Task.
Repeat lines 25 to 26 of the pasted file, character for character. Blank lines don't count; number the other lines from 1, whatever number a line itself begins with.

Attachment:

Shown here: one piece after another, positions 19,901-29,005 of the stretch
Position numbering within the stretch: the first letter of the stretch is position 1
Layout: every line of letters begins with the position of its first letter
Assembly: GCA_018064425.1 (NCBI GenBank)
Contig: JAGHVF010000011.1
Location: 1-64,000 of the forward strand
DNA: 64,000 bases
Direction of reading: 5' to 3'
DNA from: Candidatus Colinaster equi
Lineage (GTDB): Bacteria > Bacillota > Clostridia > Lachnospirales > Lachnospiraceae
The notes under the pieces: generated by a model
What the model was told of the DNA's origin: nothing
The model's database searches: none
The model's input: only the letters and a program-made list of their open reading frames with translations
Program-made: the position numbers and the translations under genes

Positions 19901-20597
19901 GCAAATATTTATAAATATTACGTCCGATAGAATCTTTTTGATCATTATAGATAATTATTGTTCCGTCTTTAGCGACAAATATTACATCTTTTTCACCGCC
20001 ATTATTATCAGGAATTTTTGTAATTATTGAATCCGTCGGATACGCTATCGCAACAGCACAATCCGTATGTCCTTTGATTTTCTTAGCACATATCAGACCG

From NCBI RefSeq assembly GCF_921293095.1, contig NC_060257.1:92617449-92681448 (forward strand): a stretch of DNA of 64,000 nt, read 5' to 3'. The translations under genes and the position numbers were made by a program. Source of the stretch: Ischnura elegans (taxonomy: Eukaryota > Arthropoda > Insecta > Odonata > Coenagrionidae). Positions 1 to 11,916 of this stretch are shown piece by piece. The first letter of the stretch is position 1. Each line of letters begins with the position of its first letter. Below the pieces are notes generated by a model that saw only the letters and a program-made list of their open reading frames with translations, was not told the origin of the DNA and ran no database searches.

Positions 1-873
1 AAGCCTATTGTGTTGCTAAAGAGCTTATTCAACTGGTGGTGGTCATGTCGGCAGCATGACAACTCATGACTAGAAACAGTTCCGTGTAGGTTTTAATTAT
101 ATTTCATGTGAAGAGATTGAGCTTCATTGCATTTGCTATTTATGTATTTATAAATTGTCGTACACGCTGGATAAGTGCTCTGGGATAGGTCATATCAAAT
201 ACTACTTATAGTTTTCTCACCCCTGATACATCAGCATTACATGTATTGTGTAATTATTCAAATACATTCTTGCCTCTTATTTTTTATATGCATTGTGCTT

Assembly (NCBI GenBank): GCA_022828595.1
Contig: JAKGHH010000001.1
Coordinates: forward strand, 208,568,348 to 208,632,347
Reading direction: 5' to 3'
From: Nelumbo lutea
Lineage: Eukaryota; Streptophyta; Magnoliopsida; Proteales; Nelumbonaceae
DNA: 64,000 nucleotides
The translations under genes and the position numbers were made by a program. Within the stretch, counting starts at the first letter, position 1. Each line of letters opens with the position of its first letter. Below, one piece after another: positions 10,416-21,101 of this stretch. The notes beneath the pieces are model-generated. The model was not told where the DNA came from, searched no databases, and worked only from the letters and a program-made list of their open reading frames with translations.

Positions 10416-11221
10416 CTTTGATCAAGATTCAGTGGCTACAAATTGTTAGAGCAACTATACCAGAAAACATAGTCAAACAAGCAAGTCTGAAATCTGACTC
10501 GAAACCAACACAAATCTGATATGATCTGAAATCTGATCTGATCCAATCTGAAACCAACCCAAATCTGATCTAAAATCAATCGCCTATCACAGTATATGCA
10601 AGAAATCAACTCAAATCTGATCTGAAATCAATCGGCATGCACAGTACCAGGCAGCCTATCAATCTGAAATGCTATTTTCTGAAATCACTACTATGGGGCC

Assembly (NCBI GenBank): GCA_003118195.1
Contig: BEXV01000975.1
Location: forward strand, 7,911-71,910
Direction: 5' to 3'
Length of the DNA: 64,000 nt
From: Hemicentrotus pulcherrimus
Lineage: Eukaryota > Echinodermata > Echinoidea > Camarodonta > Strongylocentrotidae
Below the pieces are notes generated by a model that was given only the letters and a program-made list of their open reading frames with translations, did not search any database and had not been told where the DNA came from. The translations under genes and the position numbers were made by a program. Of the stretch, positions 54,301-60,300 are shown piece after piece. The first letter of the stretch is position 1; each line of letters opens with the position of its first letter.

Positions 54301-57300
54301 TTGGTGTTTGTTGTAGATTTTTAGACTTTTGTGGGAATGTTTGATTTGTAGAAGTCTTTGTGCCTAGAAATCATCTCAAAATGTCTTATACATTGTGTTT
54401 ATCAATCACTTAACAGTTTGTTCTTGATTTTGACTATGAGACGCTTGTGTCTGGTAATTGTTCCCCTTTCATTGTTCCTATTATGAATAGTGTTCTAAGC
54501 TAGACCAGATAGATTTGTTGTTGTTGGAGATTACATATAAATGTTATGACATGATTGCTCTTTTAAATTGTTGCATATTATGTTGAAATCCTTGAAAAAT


Contig: JAKGHH010000001.1
Coordinates: forward strand, 208,568,348 to 208,632,347